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86-year-old competes at National Western Stock Show

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  • 86-year-old competes at National Western Stock Show


  • #2
    That was cool! Thanks for sharing!


    • #3
      Very nice! I've got a cowboy friend that reminds me of. Must admit, I wasn't expecting to see him on a western country pleasure saddle horse! Good man
      "Radar, the man's ex-cavalry: if he sees four flies having a meeting, he knows they're talking about a horse!" Cptn. BJ Hunnicutt, M*A*S*H Season 4, Episode "Dear Mildred"


      • #4
        What an inspiration! I'm gonna bookmark that page so I can look at it whenever I feel like I'm "too old" to ride! Thanks for sharing it.


        • #5
          When I saw the subject, what I was surprised at was that he wasn't riding a 5-gaited horse, as he still shows (saw him at California Futurity in Vegas in October) and wins in that division, along with Fine Harness - but then saw the show, and sadly, there is no ASB division there anymore, so he was doing what he does - supporting a show in his beloved home state on the breed he loves.

          I once "got" to a horse before Martin did (by about 20 minutes). He has never let me forget that - and it ended up as my once in a lifetime horse, who my trainer rode until he was older than Martin is currently. Once Bob died, Martin took over as the elder statesman of the Western U.S. ASB trainers.

          Love ya, Martin.


          • #6
            That's awesome - he does not look like he's 86!! Good for him, that's inspirational!! Hope I make it that long and am able to still ride!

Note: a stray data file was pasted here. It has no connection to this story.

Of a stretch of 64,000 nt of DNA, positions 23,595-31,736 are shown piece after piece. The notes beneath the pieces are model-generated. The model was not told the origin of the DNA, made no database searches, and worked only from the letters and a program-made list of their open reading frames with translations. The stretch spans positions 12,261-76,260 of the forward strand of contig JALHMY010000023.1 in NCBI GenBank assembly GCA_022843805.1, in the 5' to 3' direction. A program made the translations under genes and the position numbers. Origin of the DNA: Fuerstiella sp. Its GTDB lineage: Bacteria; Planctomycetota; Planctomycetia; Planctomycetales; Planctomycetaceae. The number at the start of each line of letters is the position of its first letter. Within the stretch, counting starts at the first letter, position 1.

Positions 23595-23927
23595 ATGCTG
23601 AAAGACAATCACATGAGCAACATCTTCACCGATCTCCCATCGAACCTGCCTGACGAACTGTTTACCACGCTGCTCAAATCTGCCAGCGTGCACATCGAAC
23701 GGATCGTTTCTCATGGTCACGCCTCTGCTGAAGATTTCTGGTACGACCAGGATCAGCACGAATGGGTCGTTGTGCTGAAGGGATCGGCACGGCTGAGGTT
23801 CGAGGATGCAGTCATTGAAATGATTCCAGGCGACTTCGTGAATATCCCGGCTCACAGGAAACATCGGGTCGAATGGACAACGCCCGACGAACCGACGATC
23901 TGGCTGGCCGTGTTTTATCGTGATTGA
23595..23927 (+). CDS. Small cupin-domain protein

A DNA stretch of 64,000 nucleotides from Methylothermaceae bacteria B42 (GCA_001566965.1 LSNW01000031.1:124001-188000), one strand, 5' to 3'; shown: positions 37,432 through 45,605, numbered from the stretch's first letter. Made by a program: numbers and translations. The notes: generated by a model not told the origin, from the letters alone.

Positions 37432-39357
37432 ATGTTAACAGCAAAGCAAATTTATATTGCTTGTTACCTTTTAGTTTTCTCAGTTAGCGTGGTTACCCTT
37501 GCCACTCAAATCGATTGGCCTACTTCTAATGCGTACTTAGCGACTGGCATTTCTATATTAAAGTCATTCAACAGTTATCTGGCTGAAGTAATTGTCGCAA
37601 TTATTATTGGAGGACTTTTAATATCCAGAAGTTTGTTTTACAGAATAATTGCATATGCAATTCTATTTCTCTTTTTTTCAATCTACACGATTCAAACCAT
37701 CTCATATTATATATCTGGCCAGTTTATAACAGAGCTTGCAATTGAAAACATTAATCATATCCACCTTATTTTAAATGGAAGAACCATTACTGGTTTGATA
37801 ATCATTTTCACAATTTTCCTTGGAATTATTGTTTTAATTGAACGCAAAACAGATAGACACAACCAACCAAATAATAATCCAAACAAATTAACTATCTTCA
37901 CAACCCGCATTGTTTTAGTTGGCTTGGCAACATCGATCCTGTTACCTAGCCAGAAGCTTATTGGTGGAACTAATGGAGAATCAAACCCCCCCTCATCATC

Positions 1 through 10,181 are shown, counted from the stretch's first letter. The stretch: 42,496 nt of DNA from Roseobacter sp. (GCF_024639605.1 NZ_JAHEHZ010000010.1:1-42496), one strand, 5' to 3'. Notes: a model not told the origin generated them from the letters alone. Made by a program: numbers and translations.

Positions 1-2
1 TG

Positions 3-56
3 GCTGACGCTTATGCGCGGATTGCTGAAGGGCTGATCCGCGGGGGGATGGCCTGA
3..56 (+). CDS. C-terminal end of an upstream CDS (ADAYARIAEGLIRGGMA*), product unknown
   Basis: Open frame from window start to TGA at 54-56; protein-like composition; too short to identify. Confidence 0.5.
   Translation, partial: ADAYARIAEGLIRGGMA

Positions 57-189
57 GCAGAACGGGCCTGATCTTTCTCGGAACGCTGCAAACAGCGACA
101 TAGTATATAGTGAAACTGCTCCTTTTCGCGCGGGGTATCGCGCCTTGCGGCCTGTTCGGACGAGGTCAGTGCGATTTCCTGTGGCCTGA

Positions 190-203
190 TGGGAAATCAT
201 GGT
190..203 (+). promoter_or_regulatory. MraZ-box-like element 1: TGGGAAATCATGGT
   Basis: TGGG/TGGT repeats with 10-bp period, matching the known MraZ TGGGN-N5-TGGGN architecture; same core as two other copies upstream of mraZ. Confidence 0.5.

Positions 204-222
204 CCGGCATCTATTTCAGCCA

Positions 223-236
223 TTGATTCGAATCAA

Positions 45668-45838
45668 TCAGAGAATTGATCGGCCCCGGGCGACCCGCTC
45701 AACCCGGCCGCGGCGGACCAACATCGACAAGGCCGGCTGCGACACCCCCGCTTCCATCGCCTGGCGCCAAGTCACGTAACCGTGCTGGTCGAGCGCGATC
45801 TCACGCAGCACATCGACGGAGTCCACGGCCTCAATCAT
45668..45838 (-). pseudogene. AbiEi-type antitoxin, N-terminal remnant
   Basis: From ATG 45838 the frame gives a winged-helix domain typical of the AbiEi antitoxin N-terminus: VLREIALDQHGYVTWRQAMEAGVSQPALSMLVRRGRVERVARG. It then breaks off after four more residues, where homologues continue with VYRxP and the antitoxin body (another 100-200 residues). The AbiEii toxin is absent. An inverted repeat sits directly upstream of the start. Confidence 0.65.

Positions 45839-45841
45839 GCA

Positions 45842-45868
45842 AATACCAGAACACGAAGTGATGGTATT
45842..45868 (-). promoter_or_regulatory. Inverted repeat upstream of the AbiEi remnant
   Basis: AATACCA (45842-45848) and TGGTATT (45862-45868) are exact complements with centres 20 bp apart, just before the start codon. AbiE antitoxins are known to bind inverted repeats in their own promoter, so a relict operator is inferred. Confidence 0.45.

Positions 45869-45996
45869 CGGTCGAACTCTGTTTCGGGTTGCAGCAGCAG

An aquaintance of mine rode into his 80's. I think he died at 84, but rode until 83. He was a real inspiriation, too.

            Another inspiration to me in my discipline is Doug Williamson who is 71 this year. Youngster compared to the 86 yo, but Doug battled cancer in 1987 (almost died form it per the stories) and has come back to be at the top of his game in the Cowhorse world again. He shows in our Association (when he's not showing the BIG shows) and it's awesome to see him ride the rough/tumble cow horses, LOL. Here's another local story on Doug.


            • #7
              Back about 1997, DH bought a Mountain Pleasure (gaited) horse. The seller took on us on a trail ride at Chatfield Dam (south of Denver) and we came across a woman and a slightly younger riding in the opposite direction that the seller knew.
              The older woman was 90 and riding a high-stepping horse. Seller said she was often at the gaited shows and often got on the ones who were acting up to settle them down.


              • #8
                Love it! I will admit when I saw this posted on FB and didn't look, even though I recognized the name. I thought he had abandoned ship and went to QH's.


                • #9
                  I met Martin Cockriel back in 2001 at the Saddlebred sale in St. Louis. We purchased one of the grandest mares I've ever owned, a pinto by the name of Snow Fooling, who was owned and shown by he and his grandson. Martin struck me as being so very similar in personality as the trainer/instructor who taught me as a child. He is a horseman first and a people person second, but that doesn't mean he's not cool to know. The thing that most impressed me was something very trivial to many people, but it left a great impression with me.

                  Whenever we have purchased a horse through a sale, the owners might hang around afterwards for a little chit chat, but all care for the horse was left up to us. Martin and his wife were different - they beat us to the punch feeding and watering Snow Fooling that evening and they beat us to the punch the next morning even though we got there very early. He had no grooms with him, just he and his wife, but they were concerned about her care even after the sale. That is a gentleman who really does care about his horses!
                  Susan N.

                  Don't get confused between my personality & my attitude. My personality is who I am, my attitude depends on who you are.